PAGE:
Real-time Path Tracking/Predictions and On-Demand Route Guidance Under Uncertainty
MIT Project Leader: Professor Patrick JAILLET with Professor Daniela RUS
Algorithms that use real-time data from many heterogeneous sources in order to (i) track and predict paths in dynamic transportation networks, and (ii) provide on-demand route guidance under uncertainty, based on a combination of optimization, data-fusion, machine learning, and novel behavioral techniques.
Mobility on Demand: Dynamic, Demand-Responsive Transportation Service Network Design
MIT Project Leader: Professor Cynthia BARNHART with Professor Amedeo ODONI
(a) Models and algorithms to configure dynamically portions of the public transportation service network to meet mobility demands in real-time; the objective is to provide passenger-centric, timely service while minimizing costs and maximizing system efficiency; (b) The Last Mile Problem: Explore innovative ways for transporting travellers between home or work and a preferred node of the public transportation system, taking advantage of information and communications technologies, real-time route planning, and light (possibly semi-autonomous) urban vehicles; (c) Examine impact on MRT users of disruptions at different parts of the network. Design recovery from MRT disruptions that minimize inconvenience to MRT users.
Pillar 3: Performance assessment and implementation will enable more meaningful evaluation of alternative sustainability mobility systems and the development of institutional, regulatory, and pricing mechanisms to support them.
Real-Time Regulation of Mobility Services
MIT Project Leader: Professor Christopher ZEGRAS with Profesoor Joseph FERREIRA
Cheap and abundant data streams generated by modern mobility systems hold the promise of changing regulatory and policy making frameworks to enable more efficient, effective, intermodal mobility services, with greater transparency and accountability. The potential uses of ITS automated data in regulators, transport operators, planners, and the public raise a number of questions related to: data access and ownership, new types of performance measures, contractual relationships, appropriate regulatory structures, and structuring incentives for mobility innovations. Key initial sub-projects include: critical evaluation of international approaches to data-driven regulation; assessment of the relationship between data and contract structure in the current regulatory scheme in Singapore; and investigation of the feasibility of integrated, regulation-oriented performance measurement and forecasting.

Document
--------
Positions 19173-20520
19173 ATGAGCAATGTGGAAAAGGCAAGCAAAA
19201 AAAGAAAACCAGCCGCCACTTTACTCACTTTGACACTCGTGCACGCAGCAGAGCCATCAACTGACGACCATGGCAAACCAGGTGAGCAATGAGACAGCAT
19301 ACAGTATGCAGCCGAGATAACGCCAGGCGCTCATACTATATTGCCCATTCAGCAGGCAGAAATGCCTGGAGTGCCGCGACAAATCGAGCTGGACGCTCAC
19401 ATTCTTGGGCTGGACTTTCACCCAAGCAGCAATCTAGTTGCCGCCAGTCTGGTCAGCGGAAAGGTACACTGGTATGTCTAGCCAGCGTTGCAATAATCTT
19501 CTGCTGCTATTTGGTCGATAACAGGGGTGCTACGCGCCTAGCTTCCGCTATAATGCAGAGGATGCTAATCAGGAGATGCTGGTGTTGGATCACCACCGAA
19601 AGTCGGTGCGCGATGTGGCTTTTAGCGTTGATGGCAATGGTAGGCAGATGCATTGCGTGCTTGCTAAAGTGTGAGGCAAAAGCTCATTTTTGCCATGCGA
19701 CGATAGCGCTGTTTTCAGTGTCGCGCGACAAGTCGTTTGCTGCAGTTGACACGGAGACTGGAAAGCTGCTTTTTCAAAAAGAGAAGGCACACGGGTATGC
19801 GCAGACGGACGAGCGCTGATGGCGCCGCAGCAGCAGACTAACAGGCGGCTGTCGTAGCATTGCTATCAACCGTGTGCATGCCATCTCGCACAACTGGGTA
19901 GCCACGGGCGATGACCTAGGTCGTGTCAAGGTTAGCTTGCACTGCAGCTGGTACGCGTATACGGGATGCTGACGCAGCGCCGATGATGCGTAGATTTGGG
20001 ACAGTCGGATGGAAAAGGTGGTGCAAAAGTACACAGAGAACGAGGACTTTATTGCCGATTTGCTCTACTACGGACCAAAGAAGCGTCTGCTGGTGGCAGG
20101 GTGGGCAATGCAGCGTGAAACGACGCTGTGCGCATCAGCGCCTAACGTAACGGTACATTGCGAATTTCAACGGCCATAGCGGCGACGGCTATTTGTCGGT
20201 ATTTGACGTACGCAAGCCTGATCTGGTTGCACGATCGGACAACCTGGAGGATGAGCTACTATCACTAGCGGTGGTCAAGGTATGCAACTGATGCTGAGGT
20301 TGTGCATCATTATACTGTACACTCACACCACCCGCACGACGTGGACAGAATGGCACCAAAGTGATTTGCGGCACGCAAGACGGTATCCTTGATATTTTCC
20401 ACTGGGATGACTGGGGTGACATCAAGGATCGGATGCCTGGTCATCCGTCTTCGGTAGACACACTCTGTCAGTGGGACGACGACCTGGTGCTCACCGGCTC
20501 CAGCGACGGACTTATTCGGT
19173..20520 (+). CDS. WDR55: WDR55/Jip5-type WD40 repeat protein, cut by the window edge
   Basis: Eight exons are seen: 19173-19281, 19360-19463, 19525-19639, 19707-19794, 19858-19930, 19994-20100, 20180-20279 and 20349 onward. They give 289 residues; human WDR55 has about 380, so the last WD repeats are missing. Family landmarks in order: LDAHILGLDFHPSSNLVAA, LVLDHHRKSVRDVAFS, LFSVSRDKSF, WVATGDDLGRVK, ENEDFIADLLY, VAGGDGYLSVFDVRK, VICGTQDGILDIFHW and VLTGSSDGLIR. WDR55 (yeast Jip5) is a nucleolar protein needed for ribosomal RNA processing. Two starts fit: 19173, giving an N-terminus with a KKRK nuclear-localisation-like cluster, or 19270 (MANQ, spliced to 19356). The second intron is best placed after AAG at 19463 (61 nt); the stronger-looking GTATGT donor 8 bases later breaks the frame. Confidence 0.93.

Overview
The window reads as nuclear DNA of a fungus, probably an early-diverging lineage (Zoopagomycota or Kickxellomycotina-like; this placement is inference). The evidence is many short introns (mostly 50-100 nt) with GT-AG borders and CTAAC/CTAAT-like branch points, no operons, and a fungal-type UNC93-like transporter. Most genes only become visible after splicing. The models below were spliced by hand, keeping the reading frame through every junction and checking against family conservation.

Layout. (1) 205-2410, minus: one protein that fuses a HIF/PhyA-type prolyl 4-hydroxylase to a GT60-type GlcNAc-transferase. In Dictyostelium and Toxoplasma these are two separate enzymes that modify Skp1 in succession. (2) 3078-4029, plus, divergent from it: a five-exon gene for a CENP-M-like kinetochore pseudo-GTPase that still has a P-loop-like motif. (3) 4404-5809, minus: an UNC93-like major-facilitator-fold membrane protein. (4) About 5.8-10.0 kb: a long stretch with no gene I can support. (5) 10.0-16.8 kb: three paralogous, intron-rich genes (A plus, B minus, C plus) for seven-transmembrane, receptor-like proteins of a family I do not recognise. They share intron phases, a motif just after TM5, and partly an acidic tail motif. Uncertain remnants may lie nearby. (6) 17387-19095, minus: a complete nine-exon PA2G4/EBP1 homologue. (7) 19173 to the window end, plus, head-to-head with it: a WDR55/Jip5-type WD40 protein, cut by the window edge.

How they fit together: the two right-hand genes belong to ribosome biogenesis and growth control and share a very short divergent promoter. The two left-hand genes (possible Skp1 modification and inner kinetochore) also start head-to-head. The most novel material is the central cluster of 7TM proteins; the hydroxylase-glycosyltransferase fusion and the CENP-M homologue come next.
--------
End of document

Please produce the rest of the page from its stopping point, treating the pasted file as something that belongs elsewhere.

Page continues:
Behavioural Models for Land Use, Mobility and Energy and Resource Use
MIT Project Leader: Professor Moshe BEN-AKIVA with Professors Joseph FERRERIA and Christopher ZEGRAS
To plan sustainable future urban mobility systems, we need a set of forecasting tools to help make well-informed, consistent assessments of future conditions under various scenarios. Behavioral models are at the heart of the approach. The objective is to develop state-of-the-art models to understand and forecast different behavioral rationales of households and firms.
Development and Testing of Network-Enabled Data Collection Techniques
MIT Project Leader: Professor Moshe BEN-AKIVA with Professor Christopher ZEGRAS
The ubiquity technologies related to Networked Computing and Control (NCC) provides a range of new close-to-real-time data for urban mobility planning and management. The objective here is to implement a broad data collection effort using smart phones matched with web-based surveying tools to infer (through machine learning) household and firm activities, including mobility and location choices.